A labelled discrete choice experiment adds realism to the choices presented: preferences for surveillance tests for Barrett esophagus.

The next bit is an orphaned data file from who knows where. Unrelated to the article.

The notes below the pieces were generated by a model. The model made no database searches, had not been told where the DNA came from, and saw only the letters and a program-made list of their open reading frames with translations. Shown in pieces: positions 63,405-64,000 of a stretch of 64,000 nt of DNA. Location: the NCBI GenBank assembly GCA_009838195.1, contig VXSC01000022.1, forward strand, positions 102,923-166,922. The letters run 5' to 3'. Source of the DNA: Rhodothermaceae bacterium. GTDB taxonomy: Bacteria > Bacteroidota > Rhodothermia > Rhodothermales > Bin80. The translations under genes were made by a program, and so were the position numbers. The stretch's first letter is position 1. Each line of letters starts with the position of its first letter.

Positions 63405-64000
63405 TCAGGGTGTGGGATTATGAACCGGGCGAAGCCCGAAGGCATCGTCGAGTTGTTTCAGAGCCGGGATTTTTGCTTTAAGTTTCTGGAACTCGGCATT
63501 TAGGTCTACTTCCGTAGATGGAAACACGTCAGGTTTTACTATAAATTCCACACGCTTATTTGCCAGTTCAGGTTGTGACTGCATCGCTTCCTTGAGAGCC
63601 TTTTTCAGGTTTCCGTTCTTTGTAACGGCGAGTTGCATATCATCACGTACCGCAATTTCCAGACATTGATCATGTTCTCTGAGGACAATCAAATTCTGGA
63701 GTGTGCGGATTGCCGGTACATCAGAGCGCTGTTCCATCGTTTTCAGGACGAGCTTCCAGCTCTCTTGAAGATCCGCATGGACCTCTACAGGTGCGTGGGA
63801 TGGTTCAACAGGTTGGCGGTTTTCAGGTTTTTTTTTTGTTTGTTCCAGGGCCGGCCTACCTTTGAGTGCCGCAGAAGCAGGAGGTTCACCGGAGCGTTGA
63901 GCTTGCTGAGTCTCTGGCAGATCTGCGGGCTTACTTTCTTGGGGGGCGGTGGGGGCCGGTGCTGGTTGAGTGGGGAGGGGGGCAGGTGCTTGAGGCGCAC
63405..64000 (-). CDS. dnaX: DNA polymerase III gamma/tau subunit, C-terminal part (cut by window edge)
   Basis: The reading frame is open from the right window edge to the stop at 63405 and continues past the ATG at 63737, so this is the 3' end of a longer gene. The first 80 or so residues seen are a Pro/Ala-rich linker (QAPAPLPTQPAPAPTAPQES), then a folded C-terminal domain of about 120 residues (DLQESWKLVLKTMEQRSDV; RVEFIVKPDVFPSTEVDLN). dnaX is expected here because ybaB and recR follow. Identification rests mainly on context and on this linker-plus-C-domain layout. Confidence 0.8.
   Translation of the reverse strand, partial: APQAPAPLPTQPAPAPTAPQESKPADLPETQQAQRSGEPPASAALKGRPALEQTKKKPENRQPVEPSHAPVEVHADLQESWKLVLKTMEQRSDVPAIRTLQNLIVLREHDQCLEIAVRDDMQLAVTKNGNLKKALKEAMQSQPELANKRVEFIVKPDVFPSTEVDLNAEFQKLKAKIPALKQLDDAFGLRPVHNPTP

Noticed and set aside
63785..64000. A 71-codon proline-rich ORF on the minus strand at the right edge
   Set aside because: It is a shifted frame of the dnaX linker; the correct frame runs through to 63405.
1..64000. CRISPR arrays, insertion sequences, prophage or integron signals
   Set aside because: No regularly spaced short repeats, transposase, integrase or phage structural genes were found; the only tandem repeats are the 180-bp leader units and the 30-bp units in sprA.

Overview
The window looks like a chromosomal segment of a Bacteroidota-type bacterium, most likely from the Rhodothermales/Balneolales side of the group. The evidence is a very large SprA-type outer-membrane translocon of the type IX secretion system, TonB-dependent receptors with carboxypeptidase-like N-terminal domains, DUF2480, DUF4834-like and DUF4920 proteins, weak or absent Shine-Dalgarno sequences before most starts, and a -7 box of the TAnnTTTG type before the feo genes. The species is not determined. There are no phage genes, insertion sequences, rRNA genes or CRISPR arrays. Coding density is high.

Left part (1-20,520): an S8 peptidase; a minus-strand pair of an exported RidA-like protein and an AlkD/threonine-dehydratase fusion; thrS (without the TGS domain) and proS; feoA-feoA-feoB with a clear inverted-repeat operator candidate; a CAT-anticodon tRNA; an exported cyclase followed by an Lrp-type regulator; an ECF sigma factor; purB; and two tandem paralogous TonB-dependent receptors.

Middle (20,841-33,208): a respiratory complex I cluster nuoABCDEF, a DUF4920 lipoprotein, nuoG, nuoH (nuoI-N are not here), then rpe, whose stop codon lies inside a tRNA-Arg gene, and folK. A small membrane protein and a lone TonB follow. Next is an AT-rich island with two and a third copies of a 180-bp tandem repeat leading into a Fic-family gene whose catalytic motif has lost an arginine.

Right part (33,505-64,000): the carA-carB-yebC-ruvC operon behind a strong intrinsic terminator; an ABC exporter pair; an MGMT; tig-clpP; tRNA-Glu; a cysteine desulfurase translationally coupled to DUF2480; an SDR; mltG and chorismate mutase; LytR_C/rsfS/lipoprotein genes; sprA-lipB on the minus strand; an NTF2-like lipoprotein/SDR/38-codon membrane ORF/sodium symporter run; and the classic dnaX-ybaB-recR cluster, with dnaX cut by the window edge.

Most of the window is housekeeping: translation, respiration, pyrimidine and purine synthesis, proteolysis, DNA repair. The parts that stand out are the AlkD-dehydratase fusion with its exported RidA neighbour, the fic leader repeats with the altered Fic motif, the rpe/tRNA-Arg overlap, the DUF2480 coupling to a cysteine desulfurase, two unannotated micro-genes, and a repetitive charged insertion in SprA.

BACKGROUND: Discrete choice experiments (DCEs) allow systematic assessment of preferences by asking respondents to choose between scenarios. We conducted a labelled discrete choice experiment with realistic choices to investigate patients' trade-offs between the expected health gains and the burden of testing in surveillance of Barrett esophagus (BE). METHODS: Fifteen choice scenarios were selected based on 2 attributes: 1) type of test (endoscopy and two less burdensome fictitious tests), 2) frequency of surveillance. Each test-frequency combination was associated with its own realistic decrease in risk of dying from esophageal adenocarcinoma. A conditional logit model was fitted. RESULTS: Of 297 eligible patients (155 BE and 142 with non-specific upper GI symptoms), 247 completed the questionnaire (84%). Patients preferred surveillance to no surveillance. Current surveillance schemes of once every 1-2 years were amongst the most preferred alternatives. Higher health gains were preferred over those with lower health gains, except when test frequencies exceeded once a year. For similar health gains, patients preferred video-capsule over saliva swab and least preferred endoscopy. CONCLUSION: This first example of a labelled DCE using realistic scenarios in a healthcare context shows that such experiments are feasible. A comparison of labelled and unlabelled designs taking into account setting and research question is recommended.